Department of Physics And Astronomy

Wilder Lab 113

Dartmouth College

Hanover, NH 03755

My work is best viewed through videos of my simulations. Below you can watch the emergence of scalar oscillons in 1+1 dimensions in an expanding background from (quasi) thermal initial conditions. The field value is displayed on the left and the corresponding energy density is on the right. The oscillons emerge as localized peaks in the energy density of the field. In this case the field is oscillating about the minimum (\phi=0) in a \phi^6 potential. For more information see here and here.

Going over to 3+1 dimensions, the oscillons become slightly harder to visualize but they can be seen through isosurfaces in the energy density. Below you can see the oscillons forming after the universe has cooled off from the expansion. Again the field value is plotted on the left with isosurfaces at \phi=-1.3 (red) and \phi=-0.55 (blue). The field is oscillating about the minimum \phi=-1 in a symmetric double well potential. The corresponding energy density is shown on the right with an energy isosurface at E=0.2. More information here.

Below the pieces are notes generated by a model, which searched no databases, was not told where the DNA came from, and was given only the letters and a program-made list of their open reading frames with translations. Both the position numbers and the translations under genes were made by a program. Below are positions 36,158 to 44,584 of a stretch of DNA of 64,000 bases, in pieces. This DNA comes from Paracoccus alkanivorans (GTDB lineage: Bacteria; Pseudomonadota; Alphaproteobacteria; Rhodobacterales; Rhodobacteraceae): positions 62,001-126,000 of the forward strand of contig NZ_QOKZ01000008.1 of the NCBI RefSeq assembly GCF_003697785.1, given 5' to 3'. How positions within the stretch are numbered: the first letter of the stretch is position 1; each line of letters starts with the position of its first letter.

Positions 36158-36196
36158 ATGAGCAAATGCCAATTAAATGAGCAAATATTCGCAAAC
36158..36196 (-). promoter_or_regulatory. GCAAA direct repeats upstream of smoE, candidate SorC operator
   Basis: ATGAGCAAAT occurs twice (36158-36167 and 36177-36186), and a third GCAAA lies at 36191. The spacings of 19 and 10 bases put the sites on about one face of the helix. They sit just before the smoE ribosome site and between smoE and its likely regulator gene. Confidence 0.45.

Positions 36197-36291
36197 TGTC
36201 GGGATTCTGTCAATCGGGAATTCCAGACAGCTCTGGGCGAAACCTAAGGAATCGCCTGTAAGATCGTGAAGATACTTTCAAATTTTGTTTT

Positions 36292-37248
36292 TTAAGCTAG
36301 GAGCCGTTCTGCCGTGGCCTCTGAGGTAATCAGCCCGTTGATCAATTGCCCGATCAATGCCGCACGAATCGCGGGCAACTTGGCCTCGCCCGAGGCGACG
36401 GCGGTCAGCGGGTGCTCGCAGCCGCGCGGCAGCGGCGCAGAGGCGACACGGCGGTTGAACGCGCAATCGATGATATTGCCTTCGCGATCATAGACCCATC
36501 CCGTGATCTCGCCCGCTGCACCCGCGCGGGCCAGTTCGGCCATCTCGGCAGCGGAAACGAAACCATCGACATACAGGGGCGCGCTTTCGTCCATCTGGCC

Recently, we have shown that oscillons emerge after the end of hybrid inflation for a wide range of parameter values, consistent with WMAP 7-year data. Simulations in 3+1 dimensions including Friedmann expansion in FRW space, show that oscillons can persist to contribute up to 20% of the energy density of the universe. In the video below, energy isosurfaces are plotted for 10 times the average energy of the simulation volume (light blue) and 12 times the average energy (purple). More information here.

If the Hubble volume is smaller than the size of the box of a 3+1 simulation, the system can evolve into the formation of domain walls. Plotted below, are isosurfaces of the field at \phi=0 (green). \phi=1 (blue) and \phi=-1 (red) for such a case.

In case you're not impressed by these, you can always see me playing the guitar!